Understanding The United States

“Are you from Jamaica?”
“Are you from Sudan?”
“Are you from Trinidad?”
A cashier asked me about the last country yesterday at the grocery store, after admiring my accent.  I just said one word ‘debit’, meaning I was going to use my debit card.
There’s a lot riding on this accent thing, but the most pressing issue for this post is ignorance, or the deliberate refusal to learn about other people, despite online information, that is abundant as sand on the beach.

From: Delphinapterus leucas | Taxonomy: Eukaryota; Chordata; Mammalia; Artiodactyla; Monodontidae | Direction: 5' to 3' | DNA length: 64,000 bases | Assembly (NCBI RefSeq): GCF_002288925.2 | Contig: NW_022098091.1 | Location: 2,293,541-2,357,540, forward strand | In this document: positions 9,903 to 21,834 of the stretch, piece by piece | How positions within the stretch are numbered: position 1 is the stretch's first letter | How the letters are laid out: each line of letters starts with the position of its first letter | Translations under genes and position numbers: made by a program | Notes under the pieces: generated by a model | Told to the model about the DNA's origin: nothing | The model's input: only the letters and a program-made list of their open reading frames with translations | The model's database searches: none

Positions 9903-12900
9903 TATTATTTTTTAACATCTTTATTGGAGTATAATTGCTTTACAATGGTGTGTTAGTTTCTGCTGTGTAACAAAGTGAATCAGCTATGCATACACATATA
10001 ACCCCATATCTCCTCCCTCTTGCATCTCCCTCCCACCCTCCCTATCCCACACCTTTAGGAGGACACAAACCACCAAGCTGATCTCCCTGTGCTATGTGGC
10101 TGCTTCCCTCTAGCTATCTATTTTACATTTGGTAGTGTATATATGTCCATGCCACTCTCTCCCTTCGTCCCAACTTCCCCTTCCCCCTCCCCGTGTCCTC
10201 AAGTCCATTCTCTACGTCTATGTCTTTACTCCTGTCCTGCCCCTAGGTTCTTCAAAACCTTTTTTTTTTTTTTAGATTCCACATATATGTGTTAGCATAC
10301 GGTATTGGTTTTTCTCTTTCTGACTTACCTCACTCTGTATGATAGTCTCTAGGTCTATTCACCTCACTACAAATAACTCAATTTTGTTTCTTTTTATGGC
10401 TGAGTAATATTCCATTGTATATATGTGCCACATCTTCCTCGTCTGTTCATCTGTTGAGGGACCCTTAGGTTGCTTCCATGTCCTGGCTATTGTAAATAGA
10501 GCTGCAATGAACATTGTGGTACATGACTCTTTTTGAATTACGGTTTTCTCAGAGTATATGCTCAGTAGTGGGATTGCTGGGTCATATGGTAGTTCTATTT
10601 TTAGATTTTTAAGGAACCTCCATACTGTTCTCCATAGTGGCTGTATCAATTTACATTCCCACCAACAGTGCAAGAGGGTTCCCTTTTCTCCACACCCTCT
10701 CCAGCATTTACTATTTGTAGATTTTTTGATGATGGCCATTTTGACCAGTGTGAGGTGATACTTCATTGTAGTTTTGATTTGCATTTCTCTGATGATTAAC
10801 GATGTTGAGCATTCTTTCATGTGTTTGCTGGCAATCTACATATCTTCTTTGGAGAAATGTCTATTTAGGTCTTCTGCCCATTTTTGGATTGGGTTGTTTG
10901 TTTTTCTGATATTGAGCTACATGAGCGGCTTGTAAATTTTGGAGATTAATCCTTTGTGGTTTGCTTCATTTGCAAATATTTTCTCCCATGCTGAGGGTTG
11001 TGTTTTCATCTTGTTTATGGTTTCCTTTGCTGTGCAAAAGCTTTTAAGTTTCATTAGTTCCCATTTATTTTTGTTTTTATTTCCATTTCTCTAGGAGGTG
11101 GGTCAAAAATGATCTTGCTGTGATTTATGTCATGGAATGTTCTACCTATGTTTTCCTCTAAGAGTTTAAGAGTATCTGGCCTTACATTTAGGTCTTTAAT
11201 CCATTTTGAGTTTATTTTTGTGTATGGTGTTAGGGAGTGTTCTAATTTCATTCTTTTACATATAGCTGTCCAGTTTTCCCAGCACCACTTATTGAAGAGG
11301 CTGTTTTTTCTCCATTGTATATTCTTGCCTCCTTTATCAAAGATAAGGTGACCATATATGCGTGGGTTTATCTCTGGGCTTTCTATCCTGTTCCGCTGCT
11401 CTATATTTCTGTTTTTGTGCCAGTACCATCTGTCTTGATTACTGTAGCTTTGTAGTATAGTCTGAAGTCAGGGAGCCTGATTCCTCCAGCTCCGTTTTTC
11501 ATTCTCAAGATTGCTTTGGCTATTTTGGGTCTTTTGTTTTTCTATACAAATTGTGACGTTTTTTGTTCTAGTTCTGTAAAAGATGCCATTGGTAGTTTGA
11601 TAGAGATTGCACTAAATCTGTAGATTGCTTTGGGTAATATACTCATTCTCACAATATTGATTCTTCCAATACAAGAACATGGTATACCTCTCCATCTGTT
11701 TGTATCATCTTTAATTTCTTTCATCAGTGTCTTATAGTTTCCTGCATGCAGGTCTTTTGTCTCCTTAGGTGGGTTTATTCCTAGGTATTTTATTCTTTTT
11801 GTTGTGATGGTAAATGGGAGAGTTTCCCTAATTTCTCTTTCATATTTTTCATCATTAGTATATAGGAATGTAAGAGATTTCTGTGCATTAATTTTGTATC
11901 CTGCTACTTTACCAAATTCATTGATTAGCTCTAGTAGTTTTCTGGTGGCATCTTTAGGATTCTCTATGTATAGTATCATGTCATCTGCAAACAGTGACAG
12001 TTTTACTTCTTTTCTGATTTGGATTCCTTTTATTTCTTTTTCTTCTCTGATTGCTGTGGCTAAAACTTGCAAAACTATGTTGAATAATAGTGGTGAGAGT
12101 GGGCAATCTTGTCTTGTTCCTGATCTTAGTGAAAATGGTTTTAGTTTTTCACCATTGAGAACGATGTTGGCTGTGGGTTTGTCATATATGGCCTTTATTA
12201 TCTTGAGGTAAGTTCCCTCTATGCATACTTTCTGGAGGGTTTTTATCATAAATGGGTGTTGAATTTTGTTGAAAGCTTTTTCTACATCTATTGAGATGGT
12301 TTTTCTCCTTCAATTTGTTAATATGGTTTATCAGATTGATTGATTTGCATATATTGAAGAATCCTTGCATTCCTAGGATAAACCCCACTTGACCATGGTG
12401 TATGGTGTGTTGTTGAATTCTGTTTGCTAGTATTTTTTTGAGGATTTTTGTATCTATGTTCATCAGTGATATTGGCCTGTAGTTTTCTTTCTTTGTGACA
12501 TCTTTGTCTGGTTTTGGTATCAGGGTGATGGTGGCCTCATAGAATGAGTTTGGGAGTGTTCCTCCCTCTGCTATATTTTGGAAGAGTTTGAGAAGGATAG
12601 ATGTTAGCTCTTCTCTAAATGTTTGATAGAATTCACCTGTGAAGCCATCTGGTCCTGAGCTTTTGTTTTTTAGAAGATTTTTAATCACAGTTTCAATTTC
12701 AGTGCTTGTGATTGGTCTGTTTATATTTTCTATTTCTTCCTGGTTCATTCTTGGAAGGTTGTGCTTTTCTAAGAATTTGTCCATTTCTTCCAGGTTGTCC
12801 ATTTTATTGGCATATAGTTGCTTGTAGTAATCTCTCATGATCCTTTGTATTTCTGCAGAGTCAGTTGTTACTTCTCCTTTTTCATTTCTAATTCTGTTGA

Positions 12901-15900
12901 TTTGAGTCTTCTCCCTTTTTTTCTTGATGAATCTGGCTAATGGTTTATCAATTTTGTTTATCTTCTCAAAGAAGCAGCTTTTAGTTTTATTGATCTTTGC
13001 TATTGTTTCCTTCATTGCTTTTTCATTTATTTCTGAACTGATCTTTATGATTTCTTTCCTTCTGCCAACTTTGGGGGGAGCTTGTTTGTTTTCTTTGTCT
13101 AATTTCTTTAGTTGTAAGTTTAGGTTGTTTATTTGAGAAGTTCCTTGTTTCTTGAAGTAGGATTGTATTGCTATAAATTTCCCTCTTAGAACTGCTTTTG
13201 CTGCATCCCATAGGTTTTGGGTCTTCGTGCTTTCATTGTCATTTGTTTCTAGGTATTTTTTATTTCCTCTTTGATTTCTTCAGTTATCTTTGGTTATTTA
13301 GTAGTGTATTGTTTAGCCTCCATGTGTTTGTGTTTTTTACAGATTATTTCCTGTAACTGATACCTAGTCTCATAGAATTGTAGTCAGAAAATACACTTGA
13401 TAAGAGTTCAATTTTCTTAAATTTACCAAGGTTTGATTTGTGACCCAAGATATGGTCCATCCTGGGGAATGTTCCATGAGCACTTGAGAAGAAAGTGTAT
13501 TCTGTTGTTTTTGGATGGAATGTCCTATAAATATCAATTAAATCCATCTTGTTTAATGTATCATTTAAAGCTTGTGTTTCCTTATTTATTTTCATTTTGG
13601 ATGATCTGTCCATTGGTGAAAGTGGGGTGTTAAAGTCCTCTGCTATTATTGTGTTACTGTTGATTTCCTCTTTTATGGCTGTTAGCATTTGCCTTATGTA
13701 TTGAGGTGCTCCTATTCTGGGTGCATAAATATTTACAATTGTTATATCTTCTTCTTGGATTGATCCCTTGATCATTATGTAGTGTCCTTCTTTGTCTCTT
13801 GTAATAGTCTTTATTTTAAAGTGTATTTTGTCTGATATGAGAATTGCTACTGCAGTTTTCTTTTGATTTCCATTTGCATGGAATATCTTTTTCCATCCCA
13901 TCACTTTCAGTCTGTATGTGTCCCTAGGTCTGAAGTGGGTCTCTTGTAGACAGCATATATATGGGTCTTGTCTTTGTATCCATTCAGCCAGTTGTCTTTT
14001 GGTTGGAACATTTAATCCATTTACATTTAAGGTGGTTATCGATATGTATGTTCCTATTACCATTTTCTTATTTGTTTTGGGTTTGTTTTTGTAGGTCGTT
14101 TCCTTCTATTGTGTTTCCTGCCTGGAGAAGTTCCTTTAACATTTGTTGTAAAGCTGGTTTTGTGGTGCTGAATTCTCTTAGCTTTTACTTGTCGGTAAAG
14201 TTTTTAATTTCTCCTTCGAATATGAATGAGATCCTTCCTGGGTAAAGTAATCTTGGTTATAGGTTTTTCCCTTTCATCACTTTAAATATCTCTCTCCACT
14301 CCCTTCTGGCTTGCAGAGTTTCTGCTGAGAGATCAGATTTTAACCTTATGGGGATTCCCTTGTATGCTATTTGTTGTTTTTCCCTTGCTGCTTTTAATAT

I am one of culprits.  I don’t know much about U.S. politics despite what I learnt in high school and college.  I have no excuse because of the internet, let alone libraries with whole sections on U.S. history.  I’ve decided to remedy the situation and dust off The Audacity of Hope, by former U.S. President Barack Obama.
I bought the book when he was first elected but didn’t finish it because it is a maze of information about Congress, or should I say behind the scenes playoffs, before the actual voting.  Now I have no choice.  I must re-read it, because what happens in the U.S. affects me directly or indirectly, as the African saying goes: when elephants fight, the grass suffers.
Nonqaba waka Msimang is the author of Sweetness, a South African novel.


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